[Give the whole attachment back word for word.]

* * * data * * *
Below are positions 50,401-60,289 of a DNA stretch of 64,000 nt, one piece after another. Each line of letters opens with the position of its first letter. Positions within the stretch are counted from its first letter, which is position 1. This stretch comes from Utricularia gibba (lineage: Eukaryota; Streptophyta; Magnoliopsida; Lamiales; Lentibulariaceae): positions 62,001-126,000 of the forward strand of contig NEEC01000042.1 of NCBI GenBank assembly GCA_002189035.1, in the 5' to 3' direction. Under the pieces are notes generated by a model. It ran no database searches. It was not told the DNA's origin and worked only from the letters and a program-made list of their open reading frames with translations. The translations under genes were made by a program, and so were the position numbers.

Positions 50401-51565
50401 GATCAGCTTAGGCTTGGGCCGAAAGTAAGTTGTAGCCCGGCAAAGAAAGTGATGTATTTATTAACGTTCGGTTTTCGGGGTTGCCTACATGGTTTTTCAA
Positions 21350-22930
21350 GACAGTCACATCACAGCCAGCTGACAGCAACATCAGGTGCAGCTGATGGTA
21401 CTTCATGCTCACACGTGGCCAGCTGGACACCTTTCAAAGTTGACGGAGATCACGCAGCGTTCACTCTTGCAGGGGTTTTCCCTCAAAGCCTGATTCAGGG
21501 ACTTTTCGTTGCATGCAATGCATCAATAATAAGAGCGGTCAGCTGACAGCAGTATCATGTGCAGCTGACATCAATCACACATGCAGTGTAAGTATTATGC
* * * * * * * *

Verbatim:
Below are positions 50,401-60,289 of a DNA stretch of 64,000 nt, one piece after another. Each line of letters opens with the position of its first letter. Positions within the stretch are counted from its first letter, which is position 1. This stretch comes from Utricularia gibba (lineage: Eukaryota; Streptophyta; Magnoliopsida; Lamiales; Lentibulariaceae): positions 62,001-126,000 of the forward strand of contig NEEC01000042.1 of NCBI GenBank assembly GCA_002189035.1, in the 5' to 3' direction. Under the pieces are notes generated by a model. It ran no database searches. It was not told the DNA's origin and worked only from the letters and a program-made list of their open reading frames with translations. The translations under genes were made by a program, and so were the position numbers.

Positions 50401-51565
50401 GATCAGCTTAGGCTTGGGCCGAAAGTAAGTTGTAGCCCGGCAAAGAAAGTGATGTATTTATTAACGTTCGGTTTTCGGGGTTGCCTACATGGTTTTTCAA
Positions 21350-22930
21350 GACAGTCACATCACAGCCAGCTGACAGCAACATCAGGTGCAGCTGATGGTA
21401 CTTCATGCTCACACGTGGCCAGCTGGACACCTTTCAAAGTTGACGGAGATCACGCAGCGTTCACTCTTGCAGGGGTTTTCCCTCAAAGCCTGATTCAGGG
21501 ACTTTTCGTTGCATGCAATGCATCAATAATAAGAGCGGTCAGCTGACAGCAGTATCATGTGCAGCTGACATCAATCACACATGCAGTGTAAGTATTATGC